The birth of the Duke and Duchess of Cambridge’s first child was met with world-wide interest and speculation. Despite the fact that the royal couple wanted to maintain the tradition by announcing the birth via a quaint bulletin placed on an easel outside Buckingham Palace, the world-wide demand for royal baby news finally won out and the announcement of the birth of the new prince was made via a press release emailed to journalists. Will and Kate’s healthy royal baby is officially named H.R.H. Prince George Alexander Louis of Cambridge.
A royal name steeped in history
Naming a baby is always difficult – more so when he will probably end up on currency throughout the Commonwealth! As one would expect, tradition won out in the end, with a name that echoes down the royal line.
“George” was the name of Queen Elizabeth ІІ’s father, King George VI (brought to attention recently in the Oscar-winning movie "The King's Speech"). The name "Alexander" is a feature of the Dutch royal family, while “Louis” was the first name of Lord Mountbatten, uncle of the baby’s great-grandfather H.R.H. Prince Philip, Duke of Edinburgh, and mentor to H.R.H. Prince Charles.
So with the job of naming their son out of the way, first time parents Kate and Will now get down to the even more intimidating job of looking after their newborn. While there will no doubt be many caring hands they can call on, they will discover that, royalty or not, all babies have similar needs in the first few months of life.
Tips for Kate and Will – or any new parent …
The first few months following birth are often delightful. But there’s no doubt they can also be exhausting. For Will and Kate, now is the time to call on those close family bonds and garner the support of grandparents and siblings with some spare time on their hands to watch over the little prince occasionally, so that the new worn out Mum & Dad can snatch some precious moments of sleep.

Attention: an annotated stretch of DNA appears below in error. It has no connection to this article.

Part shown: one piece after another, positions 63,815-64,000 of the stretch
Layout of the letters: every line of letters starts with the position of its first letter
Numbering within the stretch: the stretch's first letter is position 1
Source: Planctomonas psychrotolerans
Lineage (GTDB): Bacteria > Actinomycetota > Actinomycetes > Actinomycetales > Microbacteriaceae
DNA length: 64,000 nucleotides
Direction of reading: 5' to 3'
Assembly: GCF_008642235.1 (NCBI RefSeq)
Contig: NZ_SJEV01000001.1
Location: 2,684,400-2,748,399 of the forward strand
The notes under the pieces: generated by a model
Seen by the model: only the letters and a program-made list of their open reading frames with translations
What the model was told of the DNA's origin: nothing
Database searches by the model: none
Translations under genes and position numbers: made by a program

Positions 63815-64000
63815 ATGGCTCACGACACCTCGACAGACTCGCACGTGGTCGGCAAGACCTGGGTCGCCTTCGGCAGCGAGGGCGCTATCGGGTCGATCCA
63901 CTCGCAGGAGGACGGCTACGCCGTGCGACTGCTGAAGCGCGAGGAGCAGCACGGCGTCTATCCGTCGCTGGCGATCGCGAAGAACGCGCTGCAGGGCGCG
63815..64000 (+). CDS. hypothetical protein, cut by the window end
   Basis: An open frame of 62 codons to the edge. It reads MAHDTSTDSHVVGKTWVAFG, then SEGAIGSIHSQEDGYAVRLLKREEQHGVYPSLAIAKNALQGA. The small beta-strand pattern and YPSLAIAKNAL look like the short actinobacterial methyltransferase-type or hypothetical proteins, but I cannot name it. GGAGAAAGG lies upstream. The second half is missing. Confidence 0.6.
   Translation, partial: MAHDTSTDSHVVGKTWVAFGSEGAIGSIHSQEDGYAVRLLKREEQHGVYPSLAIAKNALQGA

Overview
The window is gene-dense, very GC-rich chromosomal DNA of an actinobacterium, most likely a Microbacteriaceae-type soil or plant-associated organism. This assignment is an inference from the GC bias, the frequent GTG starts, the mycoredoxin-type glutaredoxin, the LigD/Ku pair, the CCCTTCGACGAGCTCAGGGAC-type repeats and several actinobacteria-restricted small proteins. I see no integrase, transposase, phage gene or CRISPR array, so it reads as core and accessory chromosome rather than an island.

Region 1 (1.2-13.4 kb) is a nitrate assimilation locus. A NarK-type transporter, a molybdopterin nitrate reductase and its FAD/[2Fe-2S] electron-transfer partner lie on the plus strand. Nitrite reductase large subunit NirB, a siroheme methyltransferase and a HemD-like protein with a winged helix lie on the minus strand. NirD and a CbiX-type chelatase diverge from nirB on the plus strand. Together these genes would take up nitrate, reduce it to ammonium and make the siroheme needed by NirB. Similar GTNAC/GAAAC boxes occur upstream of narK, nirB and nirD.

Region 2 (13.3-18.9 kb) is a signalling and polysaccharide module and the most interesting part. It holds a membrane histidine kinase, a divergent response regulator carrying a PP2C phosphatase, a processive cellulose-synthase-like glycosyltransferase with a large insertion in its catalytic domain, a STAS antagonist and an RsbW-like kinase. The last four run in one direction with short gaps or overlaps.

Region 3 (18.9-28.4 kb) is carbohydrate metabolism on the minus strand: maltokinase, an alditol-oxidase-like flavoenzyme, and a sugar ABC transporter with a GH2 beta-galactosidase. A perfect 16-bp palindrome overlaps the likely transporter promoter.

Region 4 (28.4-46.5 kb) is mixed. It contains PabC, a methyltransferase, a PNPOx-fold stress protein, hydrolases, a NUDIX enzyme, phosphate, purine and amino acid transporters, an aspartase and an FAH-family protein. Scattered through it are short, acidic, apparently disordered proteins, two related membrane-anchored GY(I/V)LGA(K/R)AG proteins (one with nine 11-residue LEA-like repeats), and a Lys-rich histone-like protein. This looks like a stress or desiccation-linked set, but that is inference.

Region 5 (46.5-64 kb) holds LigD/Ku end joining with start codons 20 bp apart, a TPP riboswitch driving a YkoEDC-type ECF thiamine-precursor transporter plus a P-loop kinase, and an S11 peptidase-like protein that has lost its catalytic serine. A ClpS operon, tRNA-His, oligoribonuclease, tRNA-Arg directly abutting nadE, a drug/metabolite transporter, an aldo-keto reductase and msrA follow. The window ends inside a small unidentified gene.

No silver spoons – at least, not for now
Feeding is obviously of paramount importance and if breastfeeding, new parents should seek the expert advice of a lactation consultant about how to latch the baby on. A general rule is it’s wise not to let the newborn go more than three hours between feeds (the three hours being from the beginning of one feed to the beginning of the next feed).
It’s also important not to let the baby become overtired. By week two or three most babies can stay awake an hour or so, but longer than this can lead to a baby becoming irritable and throwing a royal tantrum or two. To combat this, keep visitors to a minimum during the first couple of weeks so as to allow time for the couple to get used to the new baby – and to the reality of being parents!
Equally as important as the baby feeding regularly, of course, is that mum should also eat her three healthy meals a day. Routinely eating nutrient-rich foods throughout the day will maximise the little energy a new mother has, ensuring her the stamina she needs to be the best mum she can be.
Check out plenty of other handy hints and tips on caring for newborns to help make sure your baby gets the best care.